As you wait, keep up your casual interaction, if any, with the agent online. This will not only keep your name in front of her without asking about your submission, but will demonstrate genuine interest in the agent. Still, time will drag because an agent’s first job is to take care of matters for current clients and even exciting proposals such as yours may have to wait. (See my earlier post “What is the Agent Doing While I Wait?“) So, it is fine to ask about an exclusive submission after three or four weeks.

When the agent is reminded she’s been given an exclusive, that fact should spur her to try to move forward with a decision. Or at least say why there must be a delay, at which time you can either choose to stay put or move forward to query your other choices. They don’t have to know they aren’t your first choice! But if someone else makes an offer of representation, you can in good conscience let your first choice know and let her respond accordingly. Please know that as much as agents love being an author’s first choice, sometimes we still have to decline. The factors in each of these decisions is always complicated and never personal.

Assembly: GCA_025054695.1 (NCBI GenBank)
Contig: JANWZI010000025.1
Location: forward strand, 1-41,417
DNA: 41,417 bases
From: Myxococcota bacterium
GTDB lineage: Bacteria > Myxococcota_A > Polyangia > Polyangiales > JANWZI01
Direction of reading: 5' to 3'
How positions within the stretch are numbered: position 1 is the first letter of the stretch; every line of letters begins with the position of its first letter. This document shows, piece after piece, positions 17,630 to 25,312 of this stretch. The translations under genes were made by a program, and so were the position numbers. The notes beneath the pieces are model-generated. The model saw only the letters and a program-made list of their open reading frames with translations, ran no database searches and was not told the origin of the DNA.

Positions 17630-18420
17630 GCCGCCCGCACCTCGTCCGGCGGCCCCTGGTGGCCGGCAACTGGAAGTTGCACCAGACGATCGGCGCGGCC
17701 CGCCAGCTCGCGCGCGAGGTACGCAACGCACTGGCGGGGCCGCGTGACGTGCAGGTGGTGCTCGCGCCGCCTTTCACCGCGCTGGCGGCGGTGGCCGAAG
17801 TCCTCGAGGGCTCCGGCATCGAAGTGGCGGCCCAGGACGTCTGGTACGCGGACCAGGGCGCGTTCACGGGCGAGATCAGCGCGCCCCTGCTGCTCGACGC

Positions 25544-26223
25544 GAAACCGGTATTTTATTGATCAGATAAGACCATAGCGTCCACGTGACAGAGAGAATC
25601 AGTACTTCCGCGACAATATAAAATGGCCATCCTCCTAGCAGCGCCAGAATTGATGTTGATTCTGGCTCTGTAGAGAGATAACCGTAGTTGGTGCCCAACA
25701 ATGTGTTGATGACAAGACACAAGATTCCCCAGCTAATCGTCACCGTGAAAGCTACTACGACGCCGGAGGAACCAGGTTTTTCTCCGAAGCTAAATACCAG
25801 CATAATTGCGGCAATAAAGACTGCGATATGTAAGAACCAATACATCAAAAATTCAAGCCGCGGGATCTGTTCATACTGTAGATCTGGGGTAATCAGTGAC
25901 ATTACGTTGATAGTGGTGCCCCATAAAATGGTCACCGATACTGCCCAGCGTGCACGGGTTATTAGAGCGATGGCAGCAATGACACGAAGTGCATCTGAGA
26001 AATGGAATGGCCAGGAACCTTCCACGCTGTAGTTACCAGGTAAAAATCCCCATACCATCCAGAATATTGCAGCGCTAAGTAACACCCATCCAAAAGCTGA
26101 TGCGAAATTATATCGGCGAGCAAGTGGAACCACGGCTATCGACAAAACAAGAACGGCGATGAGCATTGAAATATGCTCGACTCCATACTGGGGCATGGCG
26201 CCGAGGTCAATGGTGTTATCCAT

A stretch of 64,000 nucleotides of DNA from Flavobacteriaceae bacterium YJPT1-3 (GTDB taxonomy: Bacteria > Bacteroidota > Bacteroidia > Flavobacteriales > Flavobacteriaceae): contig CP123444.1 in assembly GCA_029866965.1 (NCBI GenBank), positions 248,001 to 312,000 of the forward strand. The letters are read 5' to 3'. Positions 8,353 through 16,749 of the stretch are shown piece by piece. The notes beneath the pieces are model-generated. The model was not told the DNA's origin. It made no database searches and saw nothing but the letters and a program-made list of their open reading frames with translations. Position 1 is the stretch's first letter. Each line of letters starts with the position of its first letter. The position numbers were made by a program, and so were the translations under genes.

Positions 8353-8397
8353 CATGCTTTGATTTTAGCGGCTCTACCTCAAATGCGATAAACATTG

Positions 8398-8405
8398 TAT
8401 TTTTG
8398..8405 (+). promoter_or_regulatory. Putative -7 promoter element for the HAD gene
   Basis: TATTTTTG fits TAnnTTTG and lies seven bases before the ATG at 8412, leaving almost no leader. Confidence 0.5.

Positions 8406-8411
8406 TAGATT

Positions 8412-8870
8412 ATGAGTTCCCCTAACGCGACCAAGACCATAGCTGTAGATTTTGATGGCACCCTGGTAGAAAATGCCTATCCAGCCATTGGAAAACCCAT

Your turn:

Are you researching agents? What is the most surprising thing you’ve discovered?

Why do you want to work with an agent?

What do you think an agent can do for you?

34 Responses to Choosing and Courting Your First Choice Agent

  1. Lisa November 1, 2012 at 5:24 am #

    I have learned so much following agents blogs! I appreciate how personable they are and how much they invest in teaching new writers how to move forward.